Findings from Study about Chinese Workers' Exposure to BPA of Limited Relevance to U.S. Consumers

Oct 28, 2010, 00:01 ET from American Chemistry Council

The following statement can be attributed to Steven G. Hentges, Ph.D., of the Polycarbonate/BPA Global Group of the American Chemistry Council (ACC) regarding the study, 'Urine bisphenol-A (BPA) level in relation to semen quality,' by De-Kun Li, et. al., published in the Journal of Fertility and Sterility

WASHINGTON, Oct. 28 /PRNewswire-USNewswire/ -- "What is important for consumers to know is that government agencies worldwide have examined the science on BPA, including a recent European Food Safety Authority review of 800 studies, and have concluded that low doses of BPA are not a risk to human health. This study of Chinese workers with high exposure to BPA is of limited relevance to consumers who, by contrast, are exposed to only very low levels of BPA.  

"Studies from the U.S. CDC and Health Canada have shown that typical consumer exposure to BPA, from all sources, is more than 1,000 times lower than government-established safe intake levels."

About this Chinese Worker Study

  • Previous studies from these researchers indicated that workers in these Chinese factories did not uniformly follow accepted worker-protection measures, for example the proper use of Personal Protective Equipment (e.g., dust masks) or engineering controls (e.g., ventilation) that are provided to control exposure.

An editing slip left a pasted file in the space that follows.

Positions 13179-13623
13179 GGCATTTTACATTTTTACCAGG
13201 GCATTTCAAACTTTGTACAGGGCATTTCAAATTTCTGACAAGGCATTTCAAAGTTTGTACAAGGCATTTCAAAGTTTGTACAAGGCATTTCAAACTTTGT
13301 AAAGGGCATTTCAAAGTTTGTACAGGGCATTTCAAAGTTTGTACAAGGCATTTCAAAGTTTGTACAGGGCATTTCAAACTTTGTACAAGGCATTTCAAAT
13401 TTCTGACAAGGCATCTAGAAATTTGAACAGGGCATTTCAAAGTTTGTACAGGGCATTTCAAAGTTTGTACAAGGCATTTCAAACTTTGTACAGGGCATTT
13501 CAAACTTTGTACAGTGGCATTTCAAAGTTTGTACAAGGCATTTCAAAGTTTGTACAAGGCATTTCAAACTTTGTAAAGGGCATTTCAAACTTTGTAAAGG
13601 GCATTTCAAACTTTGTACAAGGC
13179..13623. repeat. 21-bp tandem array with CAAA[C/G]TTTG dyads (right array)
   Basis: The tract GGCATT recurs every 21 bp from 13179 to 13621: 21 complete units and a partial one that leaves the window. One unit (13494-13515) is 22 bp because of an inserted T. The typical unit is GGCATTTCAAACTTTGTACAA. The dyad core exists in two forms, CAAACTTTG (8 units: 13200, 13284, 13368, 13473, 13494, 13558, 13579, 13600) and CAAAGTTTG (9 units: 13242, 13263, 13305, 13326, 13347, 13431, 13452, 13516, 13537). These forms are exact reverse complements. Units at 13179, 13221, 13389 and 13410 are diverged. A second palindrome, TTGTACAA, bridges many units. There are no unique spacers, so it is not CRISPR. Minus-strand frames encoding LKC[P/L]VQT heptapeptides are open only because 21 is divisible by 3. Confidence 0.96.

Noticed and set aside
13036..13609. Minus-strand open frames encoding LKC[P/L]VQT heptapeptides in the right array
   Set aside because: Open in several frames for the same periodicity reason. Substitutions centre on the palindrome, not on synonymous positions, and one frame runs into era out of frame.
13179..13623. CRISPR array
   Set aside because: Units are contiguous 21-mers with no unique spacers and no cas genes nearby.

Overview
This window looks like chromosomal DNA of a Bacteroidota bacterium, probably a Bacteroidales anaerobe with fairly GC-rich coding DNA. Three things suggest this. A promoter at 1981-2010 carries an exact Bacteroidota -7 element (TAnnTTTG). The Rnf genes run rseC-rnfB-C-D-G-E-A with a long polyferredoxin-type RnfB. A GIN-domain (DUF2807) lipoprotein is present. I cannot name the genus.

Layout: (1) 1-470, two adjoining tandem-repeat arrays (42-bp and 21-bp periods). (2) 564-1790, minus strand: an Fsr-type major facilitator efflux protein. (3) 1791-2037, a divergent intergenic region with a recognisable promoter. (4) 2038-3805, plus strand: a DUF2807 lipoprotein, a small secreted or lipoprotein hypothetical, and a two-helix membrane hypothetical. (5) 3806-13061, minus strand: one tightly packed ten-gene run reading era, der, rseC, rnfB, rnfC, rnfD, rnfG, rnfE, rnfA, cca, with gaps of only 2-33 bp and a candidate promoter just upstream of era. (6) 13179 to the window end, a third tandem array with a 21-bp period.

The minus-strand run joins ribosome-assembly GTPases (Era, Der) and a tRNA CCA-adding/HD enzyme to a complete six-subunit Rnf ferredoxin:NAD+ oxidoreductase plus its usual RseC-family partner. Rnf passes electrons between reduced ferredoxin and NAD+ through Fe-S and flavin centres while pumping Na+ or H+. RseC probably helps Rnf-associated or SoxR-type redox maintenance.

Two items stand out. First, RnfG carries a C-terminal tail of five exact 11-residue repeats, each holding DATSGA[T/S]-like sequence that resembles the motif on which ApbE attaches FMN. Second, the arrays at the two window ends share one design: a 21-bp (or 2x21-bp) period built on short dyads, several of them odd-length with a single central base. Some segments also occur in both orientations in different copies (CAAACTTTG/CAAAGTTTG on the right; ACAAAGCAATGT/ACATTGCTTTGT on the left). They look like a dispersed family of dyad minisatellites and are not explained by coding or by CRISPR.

• Even though these workers were reported to have extremely high exposures to BPA, the reported changes in sperm parameters may not be clinically relevant or indicative of an adverse effect on fertility.  The authors indicate that few workers met the WHO scientific criteria of sperm abnormality, used for identifying infertility.
  • Through the Responsible Care program, ACC member companies are committed to worker safety, which includes extensive worker safety practices that limit exposure to BPA.  Consequently, the findings from Chinese factories are likely to be of limited relevance to workers in the U.S.

The American Chemistry Council (ACC) represents the leading companies engaged in the business of chemistry. ACC members apply the science of chemistry to make innovative products and services that make people's lives better, healthier and safer. ACC is committed to improved environmental, health and safety performance through Responsible Care®, common sense advocacy designed to address major public policy issues, and health and environmental research and product testing. The business of chemistry is a $674 billion enterprise and a key element of the nation's economy. It is one of the nation's largest exporters, accounting for ten cents out of every dollar in U.S. exports. Chemistry companies are among the largest investors in research and development. Safety and security have always been primary concerns of ACC members, and they have intensified their efforts, working closely with government agencies to improve security and to defend against any threat to the nation's critical infrastructure.

SOURCE American Chemistry Council